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"You can't imagine the freaky sense of time travel and second youth it will bring you to watch them."

Is this sentence grammatical? I wonder if the clause "it will bring you to watch them" should be separated to be another sentence. And what does the pronoun "it" in this sentence refers to?

I found this sentence from http://www.scientificamerican.com/article/digitize-those-memory-filled-cassettes-before-they-disintegrate/

  • This is a very ugly sentence but it has the same structure as the following sentence: "You can't imagine the excitement it will bring you to watch them." This sentence sounds perfectly fine to my ear, so your sentence is grammatical for me (others might have different judgments of grammaticality since this sentence is "on the fence", so to speak). "It" is a kind of dummy or (possibly) anaphoric pronoun which refers to something like the act of watching. – GoldenGremlin Sep 21 '16 at 13:34
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    It is grammatical but it's a garden-path sentence alright. I had to go back and re-start reading to get the desired parse tree. Suboptimal. – RegDwigнt Sep 21 '16 at 13:58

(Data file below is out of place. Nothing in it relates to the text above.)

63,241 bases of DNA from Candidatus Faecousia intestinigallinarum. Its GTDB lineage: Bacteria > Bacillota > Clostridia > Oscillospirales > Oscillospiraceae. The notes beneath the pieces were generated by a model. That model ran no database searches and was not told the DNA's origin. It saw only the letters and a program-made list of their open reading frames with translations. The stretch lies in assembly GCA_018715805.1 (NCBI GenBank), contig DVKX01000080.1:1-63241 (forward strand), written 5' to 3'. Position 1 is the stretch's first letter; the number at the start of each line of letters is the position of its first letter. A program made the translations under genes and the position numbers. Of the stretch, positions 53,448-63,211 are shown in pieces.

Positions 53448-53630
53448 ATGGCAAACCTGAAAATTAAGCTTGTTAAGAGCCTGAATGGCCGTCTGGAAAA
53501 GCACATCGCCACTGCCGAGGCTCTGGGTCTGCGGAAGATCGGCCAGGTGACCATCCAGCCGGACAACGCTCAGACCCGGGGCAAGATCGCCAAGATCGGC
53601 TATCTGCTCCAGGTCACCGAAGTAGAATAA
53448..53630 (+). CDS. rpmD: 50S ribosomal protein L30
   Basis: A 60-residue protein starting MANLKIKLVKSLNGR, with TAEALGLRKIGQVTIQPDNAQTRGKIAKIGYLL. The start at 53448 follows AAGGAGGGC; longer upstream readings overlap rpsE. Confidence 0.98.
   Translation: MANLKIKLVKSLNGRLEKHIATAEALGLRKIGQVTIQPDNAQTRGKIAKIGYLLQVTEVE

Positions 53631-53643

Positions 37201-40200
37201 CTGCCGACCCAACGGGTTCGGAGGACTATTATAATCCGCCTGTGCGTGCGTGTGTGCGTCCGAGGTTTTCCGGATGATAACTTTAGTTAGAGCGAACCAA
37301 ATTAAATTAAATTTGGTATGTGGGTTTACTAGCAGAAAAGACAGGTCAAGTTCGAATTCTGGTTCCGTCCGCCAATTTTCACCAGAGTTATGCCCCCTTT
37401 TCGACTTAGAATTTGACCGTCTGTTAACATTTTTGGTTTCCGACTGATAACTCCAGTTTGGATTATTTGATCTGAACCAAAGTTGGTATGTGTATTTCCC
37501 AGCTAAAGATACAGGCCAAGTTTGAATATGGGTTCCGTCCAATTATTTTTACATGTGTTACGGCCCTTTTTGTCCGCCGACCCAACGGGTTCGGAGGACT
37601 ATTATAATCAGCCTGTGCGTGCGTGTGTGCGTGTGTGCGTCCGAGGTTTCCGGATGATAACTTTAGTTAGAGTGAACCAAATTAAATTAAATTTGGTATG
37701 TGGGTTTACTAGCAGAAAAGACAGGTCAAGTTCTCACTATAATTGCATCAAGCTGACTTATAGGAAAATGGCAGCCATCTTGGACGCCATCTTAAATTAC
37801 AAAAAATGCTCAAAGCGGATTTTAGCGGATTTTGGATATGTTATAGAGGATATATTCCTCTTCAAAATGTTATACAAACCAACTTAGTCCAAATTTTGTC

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Is this sentence grammatical?

Yes. Not a great sentence perhaps, but a valid one. I find it more tolerable in the context of the article though. For one thing considering isolated sentences can make one prissier than normal. For another, it has less of a garden-path quality in the context the preceding sentence gives it.

I wonder if the clause "it will bring you to watch them" should be separated to be another sentence.

Just that edit alone, certainly not. Doing that would break off a subordinate clause that would then make no sense. I might revise to "watching them will bring you" or something different again, but I certainly wouldn't just orphan a subordinate clause like that.

And what does the pronoun "it" in this sentence refers to?

The act of watching them [them being the digitised videotapes the article discusses].

  • If "it will bring you to watch them" is a subordinate clause, can I add the word "that" before it? It will become "You can't imagine the freaky sense of time travel and second youth that it will bring you to watch them. Because I can't explain why the pronoun "it" is introduced in that position. I actually think this sentence is a run-on sentence. – DaffyM Sep 23 '16 at 11:04
  • You could introduce that there and it would have the same meaning (IMO the that makes it clearer, though others might disagree). It's not a run-on because "it will bring you to watch them" doesn't make sense on its own (or worse, means something different, on its own that means some unidentified [perhaps from an earlier sentence] it will make it come about that you watch them). – Jon Hanna Sep 23 '16 at 12:35

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